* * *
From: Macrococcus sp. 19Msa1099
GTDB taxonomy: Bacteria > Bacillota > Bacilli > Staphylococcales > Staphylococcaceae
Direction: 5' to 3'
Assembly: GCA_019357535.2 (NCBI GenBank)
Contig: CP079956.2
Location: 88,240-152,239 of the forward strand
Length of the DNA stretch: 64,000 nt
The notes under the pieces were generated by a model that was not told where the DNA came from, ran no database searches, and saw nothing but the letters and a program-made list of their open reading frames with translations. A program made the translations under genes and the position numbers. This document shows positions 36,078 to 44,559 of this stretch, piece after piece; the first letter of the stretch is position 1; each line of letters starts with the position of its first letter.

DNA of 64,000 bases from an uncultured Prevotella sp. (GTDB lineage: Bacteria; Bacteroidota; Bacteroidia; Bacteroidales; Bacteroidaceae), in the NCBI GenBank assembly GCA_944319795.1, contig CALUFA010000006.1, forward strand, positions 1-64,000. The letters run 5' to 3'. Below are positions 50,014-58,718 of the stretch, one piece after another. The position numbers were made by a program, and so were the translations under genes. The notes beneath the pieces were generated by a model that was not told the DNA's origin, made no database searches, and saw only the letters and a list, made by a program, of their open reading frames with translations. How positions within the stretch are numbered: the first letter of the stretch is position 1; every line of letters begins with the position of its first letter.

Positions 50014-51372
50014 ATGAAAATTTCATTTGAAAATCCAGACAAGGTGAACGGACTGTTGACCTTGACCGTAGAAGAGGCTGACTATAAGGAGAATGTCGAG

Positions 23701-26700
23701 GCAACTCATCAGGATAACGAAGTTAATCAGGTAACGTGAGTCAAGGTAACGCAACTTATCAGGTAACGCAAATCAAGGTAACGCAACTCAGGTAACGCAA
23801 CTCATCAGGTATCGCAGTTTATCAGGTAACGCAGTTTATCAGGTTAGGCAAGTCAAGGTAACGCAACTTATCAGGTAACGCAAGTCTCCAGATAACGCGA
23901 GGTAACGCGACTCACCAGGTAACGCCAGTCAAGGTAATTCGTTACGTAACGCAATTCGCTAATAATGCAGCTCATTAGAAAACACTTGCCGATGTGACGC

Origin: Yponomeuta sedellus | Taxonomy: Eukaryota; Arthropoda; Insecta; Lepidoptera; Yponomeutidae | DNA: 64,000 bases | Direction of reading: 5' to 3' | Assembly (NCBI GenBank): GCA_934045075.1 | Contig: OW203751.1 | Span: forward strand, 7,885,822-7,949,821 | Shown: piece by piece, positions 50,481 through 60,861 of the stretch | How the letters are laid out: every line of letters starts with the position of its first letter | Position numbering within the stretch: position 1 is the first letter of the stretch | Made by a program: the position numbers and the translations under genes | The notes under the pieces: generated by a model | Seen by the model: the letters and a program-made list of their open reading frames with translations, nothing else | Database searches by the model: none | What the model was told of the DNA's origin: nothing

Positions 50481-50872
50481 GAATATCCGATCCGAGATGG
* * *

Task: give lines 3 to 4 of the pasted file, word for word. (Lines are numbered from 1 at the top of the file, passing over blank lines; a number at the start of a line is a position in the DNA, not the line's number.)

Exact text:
Direction: 5' to 3'
Assembly: GCA_019357535.2 (NCBI GenBank)